Wendy Alexander/The Madera Tribune
Rochelle Noblett, executive director of the Madera County Arts Council, and local sculpter Jose Guadalupe Garcia are joined by Dillon Gudgel, left, of the Fossil Discovery Center upon delivering two of Garcia’s sculptures to the center.
An anonymous donor who spotted sculptures of a sabertooth cat and a wolf at the Circle Gallery bought the artworks for the Fossil Discovery Center of Madera County.
These true-to-life sculptures were created by Jose Guadalupe Garcia. According to Garcia, he is very proud to have two of his many sculptures donated and displayed at the Fossil Discovery Center. Linda Cole, of the Fossil Center, said “We are very proud to receive them. They are perfect. The sabertooth cat is so life like and abstract. He has all of the qualities of what he’s supposed to be.”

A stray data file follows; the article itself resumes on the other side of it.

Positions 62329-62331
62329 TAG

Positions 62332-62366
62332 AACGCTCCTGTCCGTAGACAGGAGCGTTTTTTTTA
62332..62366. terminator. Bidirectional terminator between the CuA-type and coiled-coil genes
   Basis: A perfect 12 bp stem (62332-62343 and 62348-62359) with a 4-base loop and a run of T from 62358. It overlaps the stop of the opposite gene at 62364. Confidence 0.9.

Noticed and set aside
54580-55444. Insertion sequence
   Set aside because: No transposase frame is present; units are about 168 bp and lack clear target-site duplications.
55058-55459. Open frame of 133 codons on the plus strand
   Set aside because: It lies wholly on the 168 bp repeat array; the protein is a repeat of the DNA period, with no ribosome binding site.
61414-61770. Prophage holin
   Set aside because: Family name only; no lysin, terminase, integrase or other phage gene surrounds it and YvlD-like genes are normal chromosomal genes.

Garcia had been sculpting eight years without selling any of his work. Then he met Rochelle Noblett, executive director of the Madera County Arts Council.
Noblett met Garcia after someone from Code Enforcement called to say a complaint had been filed that he had too many sculptures in his front yard. She went by to see what the problem was and instead saw how talented he was. After seeing his work, she had Garcia bring as many sculptures as he could fit into the Art Gallery, which is run by the arts council. He has sold six pieces in the two months he’s partnered with Rochelle and the arts council.
One of the pieces Garcia had sculpted could not fit through the door of the gallery, so it was put on display at the Madera County Library. The library is having a “Name The Dragon” contest for kids to try to figure out a suitable name for his sculpture.
“I put my heart in every piece I make,-” Garcia said. Garcia expressed that whenever he sells his sculptures, it is hard to let them go. In the end, every sale is worth it for Garcia.